AMD Radeon HD 4770: Great graphics for $99

AMD Radeon HD 4770: Great graphics for $99

Summary: AMD has made the eagerly-anticipated Radeon HD 4770 GPU official. Although it is based on some of the most advanced technology--it's the first GPU manufactured using a 40nm process and has nearly as many transistors as the flagship Radeon HD 4890--it is neither the company's fastest nor most costly GPU.

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TOPICS: Processors, Hardware, PCs
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AMD has made the eagerly-anticipated Radeon HD 4770 GPU official. Although it is based on some of the most advanced technology--it's the first GPU manufactured using a 40nm process and has nearly as many transistors as the flagship Radeon HD 4890--it is neither the company's fastest nor most costly GPU.

The first Radeon HD 4770 cards with 512MB of memory cost around $110, but AMD says a rebate will push the cost just below a hundred dollars. That puts the new cards right between the Radeon HD 4670, which starts at around $70, and the top-of-the-line Radeon HD 4800 series, which starts at around $150 (not counting the Radeon HD 4830). The 4800 series cards are also available in dual GPU (X2) configurations.

Don't let the bargain price fool you. In terms of performance, the new GPU rivals the Radeon HD 4850 thanks to several features--750MHz core clock, fast GDDR5 memory--it shares with the Radeon HD 4870. That leaves the Radeon HD 4830 in a bit of an awkward spot, and perhaps AMD will cut the prices on that card to clear out inventory. Nvidia may also be forced to make some changes. Though it is designed to go head-to-head with GeForce 9800 GT, which starts at about $115, the Radeon HD 4770 not only outperformed it, but on many tests also performed on par with the GeForce 9800 GTX+, which costs at least $130.

Cards based on the Radeon HD 4770 are already available from Asus, Gigabyte, HIS, PowerColor, Sapphire and XFX. Here's some of the extensive reviews coverage:

Separately, AMD announced a faster dual-core Athlon processor priced at $69. The 2.8GHz Athlon X2 7850 is a "Black Edition" chip, which means it can easily be over-clocked using AMD's OverDrive utility to boost performance. These dual-core Black Edition parts have reportedly been over-clocked to around 3.3GHz. AMD is pushing the Athlon X2 7850--combined with a Radeon HD 4000 series card, such as the $99 Radeon HD 4770, and the 7-series chipset--as a good value for gamers. And frankly it's hard to argue with them on this one.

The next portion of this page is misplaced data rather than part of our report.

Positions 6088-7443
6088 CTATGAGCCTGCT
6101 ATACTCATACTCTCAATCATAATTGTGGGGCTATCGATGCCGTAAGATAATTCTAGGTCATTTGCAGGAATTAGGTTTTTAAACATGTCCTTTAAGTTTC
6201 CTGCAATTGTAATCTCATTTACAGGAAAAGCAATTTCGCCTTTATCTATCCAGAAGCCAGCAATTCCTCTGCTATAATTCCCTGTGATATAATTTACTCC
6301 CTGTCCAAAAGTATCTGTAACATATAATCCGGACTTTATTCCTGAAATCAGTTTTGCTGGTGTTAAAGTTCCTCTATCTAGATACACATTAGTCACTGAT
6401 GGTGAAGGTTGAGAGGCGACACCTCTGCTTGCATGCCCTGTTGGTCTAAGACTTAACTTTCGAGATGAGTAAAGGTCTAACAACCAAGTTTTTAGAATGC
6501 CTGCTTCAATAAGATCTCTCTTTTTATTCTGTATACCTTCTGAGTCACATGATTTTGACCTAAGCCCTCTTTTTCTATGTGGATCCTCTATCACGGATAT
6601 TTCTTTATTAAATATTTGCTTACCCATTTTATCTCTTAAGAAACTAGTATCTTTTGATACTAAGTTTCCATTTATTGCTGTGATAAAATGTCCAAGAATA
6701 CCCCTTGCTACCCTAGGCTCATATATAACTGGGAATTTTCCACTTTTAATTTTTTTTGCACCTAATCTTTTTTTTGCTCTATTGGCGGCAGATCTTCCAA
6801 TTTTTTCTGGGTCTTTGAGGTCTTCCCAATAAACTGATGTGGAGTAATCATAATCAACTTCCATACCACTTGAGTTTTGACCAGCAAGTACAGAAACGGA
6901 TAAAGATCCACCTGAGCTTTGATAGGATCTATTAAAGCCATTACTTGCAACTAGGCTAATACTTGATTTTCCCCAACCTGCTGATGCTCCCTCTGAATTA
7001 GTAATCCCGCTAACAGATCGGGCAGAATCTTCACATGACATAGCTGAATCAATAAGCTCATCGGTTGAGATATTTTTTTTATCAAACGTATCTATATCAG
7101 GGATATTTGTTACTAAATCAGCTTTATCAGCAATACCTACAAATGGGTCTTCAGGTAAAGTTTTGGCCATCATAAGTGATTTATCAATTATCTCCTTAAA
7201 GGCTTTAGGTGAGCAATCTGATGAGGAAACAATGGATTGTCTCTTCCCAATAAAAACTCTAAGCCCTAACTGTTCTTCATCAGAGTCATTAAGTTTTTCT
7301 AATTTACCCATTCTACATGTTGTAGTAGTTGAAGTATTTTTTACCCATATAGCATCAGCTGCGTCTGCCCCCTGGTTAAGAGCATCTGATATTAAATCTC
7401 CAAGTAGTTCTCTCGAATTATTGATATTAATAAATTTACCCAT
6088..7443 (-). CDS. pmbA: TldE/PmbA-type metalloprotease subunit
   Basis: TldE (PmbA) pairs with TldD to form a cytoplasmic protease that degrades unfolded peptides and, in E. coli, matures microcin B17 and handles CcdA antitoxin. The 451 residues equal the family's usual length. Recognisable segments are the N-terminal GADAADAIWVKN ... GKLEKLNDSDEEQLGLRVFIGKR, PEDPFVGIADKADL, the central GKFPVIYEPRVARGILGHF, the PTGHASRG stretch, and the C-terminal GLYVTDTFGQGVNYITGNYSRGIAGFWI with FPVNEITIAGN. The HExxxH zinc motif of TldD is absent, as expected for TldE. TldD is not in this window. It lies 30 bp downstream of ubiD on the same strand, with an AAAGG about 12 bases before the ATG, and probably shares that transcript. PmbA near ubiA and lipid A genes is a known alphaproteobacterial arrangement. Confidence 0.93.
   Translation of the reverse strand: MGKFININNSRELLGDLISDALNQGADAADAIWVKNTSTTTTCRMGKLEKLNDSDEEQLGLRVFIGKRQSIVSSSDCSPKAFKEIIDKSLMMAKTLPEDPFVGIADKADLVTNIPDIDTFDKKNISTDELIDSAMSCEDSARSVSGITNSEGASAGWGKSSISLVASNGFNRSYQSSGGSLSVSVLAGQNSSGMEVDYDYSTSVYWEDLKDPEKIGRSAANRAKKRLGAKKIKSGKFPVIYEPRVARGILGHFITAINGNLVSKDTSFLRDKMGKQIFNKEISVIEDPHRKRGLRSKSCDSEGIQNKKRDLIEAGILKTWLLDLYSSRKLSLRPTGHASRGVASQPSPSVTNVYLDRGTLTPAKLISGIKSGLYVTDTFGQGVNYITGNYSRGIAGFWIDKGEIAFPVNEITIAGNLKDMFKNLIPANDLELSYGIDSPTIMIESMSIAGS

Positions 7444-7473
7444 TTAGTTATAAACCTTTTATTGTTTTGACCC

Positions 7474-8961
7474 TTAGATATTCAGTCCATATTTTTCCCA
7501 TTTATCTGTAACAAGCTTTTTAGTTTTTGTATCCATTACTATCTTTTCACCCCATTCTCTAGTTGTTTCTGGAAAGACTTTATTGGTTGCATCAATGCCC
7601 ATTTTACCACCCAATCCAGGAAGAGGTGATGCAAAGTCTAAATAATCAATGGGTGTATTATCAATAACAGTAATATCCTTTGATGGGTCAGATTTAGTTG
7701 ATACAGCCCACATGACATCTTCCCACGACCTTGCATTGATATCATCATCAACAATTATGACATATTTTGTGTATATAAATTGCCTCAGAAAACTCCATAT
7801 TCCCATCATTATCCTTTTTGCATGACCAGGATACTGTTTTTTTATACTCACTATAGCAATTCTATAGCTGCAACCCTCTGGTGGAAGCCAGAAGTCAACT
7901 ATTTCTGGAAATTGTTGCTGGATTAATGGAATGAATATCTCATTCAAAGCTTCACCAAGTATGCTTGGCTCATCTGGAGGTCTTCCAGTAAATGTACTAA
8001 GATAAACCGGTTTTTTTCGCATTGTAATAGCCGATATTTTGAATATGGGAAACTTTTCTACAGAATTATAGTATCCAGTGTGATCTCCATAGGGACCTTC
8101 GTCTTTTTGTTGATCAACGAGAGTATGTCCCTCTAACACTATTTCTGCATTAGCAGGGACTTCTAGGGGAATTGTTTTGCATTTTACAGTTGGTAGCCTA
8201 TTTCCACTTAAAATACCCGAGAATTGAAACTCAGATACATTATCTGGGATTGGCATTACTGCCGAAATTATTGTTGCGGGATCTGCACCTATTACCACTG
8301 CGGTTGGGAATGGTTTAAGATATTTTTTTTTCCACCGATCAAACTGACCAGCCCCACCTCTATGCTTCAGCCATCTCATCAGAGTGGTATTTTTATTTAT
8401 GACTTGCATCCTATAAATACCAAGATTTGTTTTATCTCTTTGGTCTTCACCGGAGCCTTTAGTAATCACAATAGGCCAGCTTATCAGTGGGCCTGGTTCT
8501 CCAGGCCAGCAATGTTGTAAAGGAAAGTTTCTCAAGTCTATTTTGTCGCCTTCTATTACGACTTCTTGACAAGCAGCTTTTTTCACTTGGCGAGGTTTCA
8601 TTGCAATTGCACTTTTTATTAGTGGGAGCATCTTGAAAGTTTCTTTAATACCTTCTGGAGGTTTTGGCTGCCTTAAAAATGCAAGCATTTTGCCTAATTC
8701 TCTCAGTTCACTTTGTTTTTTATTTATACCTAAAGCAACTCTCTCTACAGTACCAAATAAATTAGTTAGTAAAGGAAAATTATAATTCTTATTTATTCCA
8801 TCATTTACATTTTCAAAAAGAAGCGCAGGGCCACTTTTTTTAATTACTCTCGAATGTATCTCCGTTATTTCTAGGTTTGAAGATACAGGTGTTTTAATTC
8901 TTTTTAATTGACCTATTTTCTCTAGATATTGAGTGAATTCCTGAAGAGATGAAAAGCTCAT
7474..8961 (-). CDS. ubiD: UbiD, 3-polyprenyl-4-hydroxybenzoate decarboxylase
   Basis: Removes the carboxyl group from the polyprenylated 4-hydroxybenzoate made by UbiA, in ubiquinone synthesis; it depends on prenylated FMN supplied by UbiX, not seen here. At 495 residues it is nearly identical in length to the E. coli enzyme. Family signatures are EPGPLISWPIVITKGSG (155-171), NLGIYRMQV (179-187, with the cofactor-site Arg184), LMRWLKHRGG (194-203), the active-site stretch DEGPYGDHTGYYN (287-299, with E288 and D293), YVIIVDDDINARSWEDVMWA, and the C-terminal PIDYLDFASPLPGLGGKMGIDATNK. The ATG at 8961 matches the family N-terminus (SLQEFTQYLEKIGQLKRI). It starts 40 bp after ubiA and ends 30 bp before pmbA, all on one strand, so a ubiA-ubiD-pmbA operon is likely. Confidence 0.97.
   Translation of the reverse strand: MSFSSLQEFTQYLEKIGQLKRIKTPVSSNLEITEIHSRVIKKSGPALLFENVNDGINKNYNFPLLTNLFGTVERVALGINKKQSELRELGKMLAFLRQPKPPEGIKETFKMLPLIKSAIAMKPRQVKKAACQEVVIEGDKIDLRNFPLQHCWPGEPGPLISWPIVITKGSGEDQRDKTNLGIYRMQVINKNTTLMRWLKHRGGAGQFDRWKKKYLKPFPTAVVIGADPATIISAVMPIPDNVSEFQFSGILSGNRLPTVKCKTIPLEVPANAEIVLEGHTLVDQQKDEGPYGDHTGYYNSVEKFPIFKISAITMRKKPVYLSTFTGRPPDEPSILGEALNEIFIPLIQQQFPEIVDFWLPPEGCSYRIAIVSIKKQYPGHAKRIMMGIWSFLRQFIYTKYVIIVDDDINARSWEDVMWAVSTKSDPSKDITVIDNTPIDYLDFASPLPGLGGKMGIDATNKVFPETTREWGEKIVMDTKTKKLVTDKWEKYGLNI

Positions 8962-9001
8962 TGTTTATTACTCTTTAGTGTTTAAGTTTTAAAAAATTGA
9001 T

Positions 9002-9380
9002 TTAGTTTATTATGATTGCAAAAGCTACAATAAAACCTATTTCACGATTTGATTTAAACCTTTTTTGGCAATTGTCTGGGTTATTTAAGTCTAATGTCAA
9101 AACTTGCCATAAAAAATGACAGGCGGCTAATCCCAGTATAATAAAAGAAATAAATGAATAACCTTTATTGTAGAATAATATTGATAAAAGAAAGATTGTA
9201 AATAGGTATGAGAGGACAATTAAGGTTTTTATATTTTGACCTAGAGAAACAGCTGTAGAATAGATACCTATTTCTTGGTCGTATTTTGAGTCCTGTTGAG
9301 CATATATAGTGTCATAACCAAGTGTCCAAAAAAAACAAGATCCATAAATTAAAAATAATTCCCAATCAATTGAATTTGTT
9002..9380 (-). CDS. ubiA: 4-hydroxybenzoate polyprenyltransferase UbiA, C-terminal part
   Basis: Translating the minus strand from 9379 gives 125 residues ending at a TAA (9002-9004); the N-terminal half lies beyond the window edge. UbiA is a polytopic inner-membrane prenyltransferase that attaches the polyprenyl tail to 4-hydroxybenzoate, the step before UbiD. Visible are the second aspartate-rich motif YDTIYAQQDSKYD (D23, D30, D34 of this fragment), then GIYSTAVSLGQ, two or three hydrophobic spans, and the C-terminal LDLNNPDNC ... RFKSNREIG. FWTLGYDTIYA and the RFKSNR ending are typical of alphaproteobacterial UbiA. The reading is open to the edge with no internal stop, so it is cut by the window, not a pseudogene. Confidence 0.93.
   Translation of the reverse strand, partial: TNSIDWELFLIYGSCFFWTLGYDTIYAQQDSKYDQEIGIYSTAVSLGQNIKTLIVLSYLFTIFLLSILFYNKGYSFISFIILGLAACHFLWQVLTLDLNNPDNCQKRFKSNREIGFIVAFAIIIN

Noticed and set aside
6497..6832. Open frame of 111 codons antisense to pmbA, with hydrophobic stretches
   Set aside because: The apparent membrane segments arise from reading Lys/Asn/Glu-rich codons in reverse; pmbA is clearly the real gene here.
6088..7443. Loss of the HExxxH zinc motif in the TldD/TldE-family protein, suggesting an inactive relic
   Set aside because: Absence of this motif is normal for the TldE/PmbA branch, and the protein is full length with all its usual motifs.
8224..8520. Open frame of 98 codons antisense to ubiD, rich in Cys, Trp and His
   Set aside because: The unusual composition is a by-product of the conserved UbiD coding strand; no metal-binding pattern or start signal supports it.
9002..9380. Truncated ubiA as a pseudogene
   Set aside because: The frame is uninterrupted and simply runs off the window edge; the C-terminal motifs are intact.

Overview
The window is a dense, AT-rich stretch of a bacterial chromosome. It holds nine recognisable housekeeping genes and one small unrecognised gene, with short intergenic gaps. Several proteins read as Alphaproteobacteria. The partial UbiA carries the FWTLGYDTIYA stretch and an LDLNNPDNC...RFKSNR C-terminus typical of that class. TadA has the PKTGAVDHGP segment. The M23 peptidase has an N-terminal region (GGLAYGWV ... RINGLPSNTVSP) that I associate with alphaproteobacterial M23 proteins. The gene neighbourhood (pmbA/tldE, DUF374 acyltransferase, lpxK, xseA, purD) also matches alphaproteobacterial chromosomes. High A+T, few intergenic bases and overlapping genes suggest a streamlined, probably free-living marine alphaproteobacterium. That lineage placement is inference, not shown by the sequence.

Topics: Processors, Hardware, PCs

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7 comments
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  • Crossfire that, and you've got great performance.

    If gamers would get two of 4770s instead of a 4890, they'll get a much better performance and that's a bargain!

    But I'd rather go with a 4750 and underclock to match the performance of a 4670 as I'll get a better and lower power consumption than just a 4670.

    I'm all for energy efficiency as much as I can get as I will not plan to do gaming that much (CoD4, Far Cry, and Oblivion at 1280x720 being the one, but it'd be nice to play Prince of Persia at 1920x1080). I do have Neverwinter Nights, but I got tired of "doom, doom, doom..." as it's no fun for me, despite that I play RPG.
    Grayson Peddie
  • The tests I saw showed it

    coming very close to a GTs 25o - quite a step up. AMD may have another huge winner here - especially for those who are struggling with smaller PSUs.
    chrome_slinky@...
  • No CUDA, no sale

    I recently bought a Nvidia 9800 GT and a Nvidia 9800 GTX for my 2 computers. I don't do much gaming - I bought them to run BOINC software on. In less than 1 month, the GTX card has spit out almost 150,000 credits - which is equal to about 10 years of my SETI credits. 10 years worth in 3 weeks! Maybe now I'll move up in the rankings!

    This is due to Nvidia's CUDA which allows processing to be done on the GPU. The ATI card might be faster, but if I can't use that GPU for BOINC - I'll get one that can. No sale ATI (also, Nvidia works better with Linux). Both of my computers have AMD chips in them . . .
    Roger Ramjet
    • ATI support planned for BOINC 6.10

      http://boinc.berkeley.edu/trac/milestone/6.10
      Ed Burnette
  • Low bus - not good.

    It's got the processor, but no bandwidth. It has a 128bit memory bus. Now for those who play First Person shooters, it's too low and you'll replace the card sooner than you would the 4830. Now, it does have 640 streaming processors, but so does the 4830.

    Put it this way, you can do all you want with the processing on the card, but if you can't push the data out fast enough, it'll act as slow as older video cards.

    I'll still buy the 4830 or 4850 over the 4770.
    Maarek Stele
    • GDDR5

      The GDDR5 has twice the bandwith of GDDR3 found on the 4850 and 4830. This gives the 4770 memory bandwidth very close to the 4830. From the reviews I've seen the 4770 performs better than the 4830 but not quite up to par with the 4850.
      jeremy.young1@...
      • I think you missed the point...

        You can have all the bandwidth in the world, the bus is still a bottleneck. See: GTX 295
        Spiritusindomit@...